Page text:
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Let $X$ and $Y$ be independent random variables, taking values in the positive integers and having the same mass function $f(x)=2^{-x}$ for $x=1,2,...$ .Find $P(X\geq kY)$, for a given positive integer

I did: $\displaystyle P(X\geq kY)=P(Y\leq X/k)=\sum_{r=1}^{\infty}P(Y\leq r, X=rk)=\sum_{r=1}^{\infty}P(Y\leq r)P(X=rk)$

$P(Y\leq r)=\displaystyle\sum_{u=1}^{r}\frac{1}{2^{u}}= 1-\frac{1}{2^{r}}$

$P(X\geq kY)=\displaystyle \sum_{r=1}^{\infty} (1-\frac{1}{2^{r}})\frac{1}{2^{rk}}=\frac{2^k}{(2^k-1)(2^{k+1}-1)}$

But the solution says $P(X\geq kY)=\displaystyle\frac{2}{2^{k+1}-1}$ and it's solved by doing $\displaystyle P(X\geq kY)=\sum_{r=1}^{\infty}P(X\geq kr,Y=r)$ i think that this approach can't be so far from mine but results are different. Am i missing something? Thanks beforehand.

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When you decompose $P(X\ge kY)$ as a series of $P(Y\le r,X=rk)$, you only take into account the event that $X$ is a multiple of $k$, hence you forget the contribution of the event $[X=n]$ for every $n$ which is not a multiple of $k$. – Did Jun 2 '11 at 19:05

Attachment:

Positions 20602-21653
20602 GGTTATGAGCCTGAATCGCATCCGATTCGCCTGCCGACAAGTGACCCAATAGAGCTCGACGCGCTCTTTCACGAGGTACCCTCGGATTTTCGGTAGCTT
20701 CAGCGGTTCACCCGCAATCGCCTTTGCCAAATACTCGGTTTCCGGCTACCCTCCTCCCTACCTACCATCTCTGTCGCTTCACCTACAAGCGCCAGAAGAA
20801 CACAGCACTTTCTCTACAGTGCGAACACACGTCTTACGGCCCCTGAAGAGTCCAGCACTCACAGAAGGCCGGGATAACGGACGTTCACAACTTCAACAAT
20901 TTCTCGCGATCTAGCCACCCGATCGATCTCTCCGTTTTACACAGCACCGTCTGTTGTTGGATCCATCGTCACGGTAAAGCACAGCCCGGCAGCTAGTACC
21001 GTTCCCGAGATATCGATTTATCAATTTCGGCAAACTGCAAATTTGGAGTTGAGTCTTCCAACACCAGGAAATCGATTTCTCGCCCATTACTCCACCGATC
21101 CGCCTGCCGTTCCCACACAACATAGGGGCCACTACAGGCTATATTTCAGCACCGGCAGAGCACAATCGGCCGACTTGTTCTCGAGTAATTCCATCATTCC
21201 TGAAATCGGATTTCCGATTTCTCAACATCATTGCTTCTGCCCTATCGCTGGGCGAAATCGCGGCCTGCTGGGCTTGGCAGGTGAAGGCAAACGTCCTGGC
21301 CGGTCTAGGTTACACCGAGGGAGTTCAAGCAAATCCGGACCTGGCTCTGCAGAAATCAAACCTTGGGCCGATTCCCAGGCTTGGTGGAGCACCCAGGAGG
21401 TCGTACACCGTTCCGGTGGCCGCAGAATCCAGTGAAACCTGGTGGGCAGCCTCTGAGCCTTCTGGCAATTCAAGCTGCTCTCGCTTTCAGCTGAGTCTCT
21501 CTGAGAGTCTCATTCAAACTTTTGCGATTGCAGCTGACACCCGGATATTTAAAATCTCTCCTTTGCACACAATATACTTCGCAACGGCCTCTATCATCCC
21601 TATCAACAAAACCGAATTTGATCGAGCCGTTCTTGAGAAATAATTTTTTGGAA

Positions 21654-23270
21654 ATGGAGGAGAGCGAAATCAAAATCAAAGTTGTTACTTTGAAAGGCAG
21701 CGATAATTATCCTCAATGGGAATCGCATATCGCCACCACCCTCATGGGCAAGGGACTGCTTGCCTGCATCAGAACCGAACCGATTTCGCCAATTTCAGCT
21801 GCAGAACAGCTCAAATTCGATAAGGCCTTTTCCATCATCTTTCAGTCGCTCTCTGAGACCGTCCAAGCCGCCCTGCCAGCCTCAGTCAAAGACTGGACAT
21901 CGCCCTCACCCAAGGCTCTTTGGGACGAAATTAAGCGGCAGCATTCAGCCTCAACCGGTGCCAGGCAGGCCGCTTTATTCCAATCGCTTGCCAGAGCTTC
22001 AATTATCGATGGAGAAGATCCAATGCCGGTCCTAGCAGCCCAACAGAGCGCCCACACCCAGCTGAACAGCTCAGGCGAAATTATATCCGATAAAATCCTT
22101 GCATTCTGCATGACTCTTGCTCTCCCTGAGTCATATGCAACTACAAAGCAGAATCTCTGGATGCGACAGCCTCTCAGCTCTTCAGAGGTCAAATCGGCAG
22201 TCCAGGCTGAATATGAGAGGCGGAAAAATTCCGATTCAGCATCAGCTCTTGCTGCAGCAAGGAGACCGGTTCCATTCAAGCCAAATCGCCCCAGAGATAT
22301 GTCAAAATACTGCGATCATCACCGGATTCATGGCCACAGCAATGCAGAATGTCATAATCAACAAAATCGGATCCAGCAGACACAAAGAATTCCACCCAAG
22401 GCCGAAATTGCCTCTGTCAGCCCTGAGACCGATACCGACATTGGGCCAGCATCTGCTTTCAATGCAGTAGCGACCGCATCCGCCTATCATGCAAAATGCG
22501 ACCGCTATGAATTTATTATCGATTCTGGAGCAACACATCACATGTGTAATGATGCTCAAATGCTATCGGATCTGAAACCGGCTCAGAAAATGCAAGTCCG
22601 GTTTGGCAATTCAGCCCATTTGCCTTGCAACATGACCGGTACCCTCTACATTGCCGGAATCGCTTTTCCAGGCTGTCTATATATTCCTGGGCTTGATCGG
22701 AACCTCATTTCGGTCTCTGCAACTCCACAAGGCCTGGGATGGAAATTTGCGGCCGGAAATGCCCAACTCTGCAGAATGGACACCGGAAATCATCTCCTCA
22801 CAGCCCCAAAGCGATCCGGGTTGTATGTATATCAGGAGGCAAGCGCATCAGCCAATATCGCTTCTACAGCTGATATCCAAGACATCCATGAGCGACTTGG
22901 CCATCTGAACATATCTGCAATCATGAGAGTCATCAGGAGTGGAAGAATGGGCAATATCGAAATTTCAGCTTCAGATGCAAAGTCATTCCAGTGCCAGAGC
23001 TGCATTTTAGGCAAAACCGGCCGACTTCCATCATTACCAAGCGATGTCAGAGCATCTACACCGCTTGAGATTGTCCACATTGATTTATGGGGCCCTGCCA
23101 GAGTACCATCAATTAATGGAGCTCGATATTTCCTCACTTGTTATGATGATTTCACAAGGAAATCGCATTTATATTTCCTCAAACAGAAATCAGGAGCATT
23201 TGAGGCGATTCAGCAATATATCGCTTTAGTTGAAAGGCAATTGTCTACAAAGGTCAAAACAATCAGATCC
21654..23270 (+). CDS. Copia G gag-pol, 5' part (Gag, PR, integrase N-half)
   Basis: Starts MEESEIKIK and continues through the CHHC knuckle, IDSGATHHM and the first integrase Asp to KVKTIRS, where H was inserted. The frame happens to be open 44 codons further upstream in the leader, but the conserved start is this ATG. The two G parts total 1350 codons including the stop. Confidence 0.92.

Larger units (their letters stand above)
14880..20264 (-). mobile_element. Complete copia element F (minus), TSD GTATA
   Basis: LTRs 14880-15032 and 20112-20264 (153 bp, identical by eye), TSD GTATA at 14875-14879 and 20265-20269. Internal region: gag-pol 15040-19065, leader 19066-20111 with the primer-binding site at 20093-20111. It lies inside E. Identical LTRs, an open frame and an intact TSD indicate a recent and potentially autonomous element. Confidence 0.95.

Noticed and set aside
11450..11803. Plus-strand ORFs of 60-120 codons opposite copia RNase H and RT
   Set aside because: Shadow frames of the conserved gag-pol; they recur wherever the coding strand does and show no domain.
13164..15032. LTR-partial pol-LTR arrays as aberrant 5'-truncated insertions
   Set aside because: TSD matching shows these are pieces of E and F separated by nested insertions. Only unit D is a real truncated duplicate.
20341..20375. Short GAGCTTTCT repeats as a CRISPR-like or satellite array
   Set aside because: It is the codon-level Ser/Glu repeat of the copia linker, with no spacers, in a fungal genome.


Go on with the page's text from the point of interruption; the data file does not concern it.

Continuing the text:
When you have a problem about integers, going to "fractions" (in your case, $X/k$) can be a dangerous step. It is possible to proceed without error, but I think that the probability of error increases. I have noticed this particularly in student solutions of number-theoretic problems. – André Nicolas Jun 2 '11 at 20:44
up vote 1 down vote accepted

To understand your mistake, fix $k=2$. In the case you iterate over $X=2 r$, thus missing all the odd numbers. For $Y\leq X/k$, $X$ must be conditions to be $Y\leq q$ and $X=q*r+s$ where $s$ runs from $0$ to $k-1$.

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$$ P(X \geq kY) = \sum_{y=1}^{\infty} P(X \geq kY \ | \ Y = y) P(Y = y) = \sum_{y=1}^{\infty} P(X \geq ky) 2^{-y} $$


$$ P(X \geq ky) = 1 - P(X < ky) = 1 - \sum_{r=1}^{ky - 1} 2^{-r} = 1 - 1 + (1/2)^{ky-1} = (1/2)^{ky-1} $$


$$ P(X \geq kY) = \sum_{y=1}^{\infty} 2^{-ky+1} 2^{-y} = 2\sum_{y=1}^{\infty} 2^{-y(k+1)} = 2\frac{2^{-(k+1)}}{1 - 2^{-(k+1)}} = \frac{2}{2^{k+1} - 1} $$

which is the answer your solution gave.

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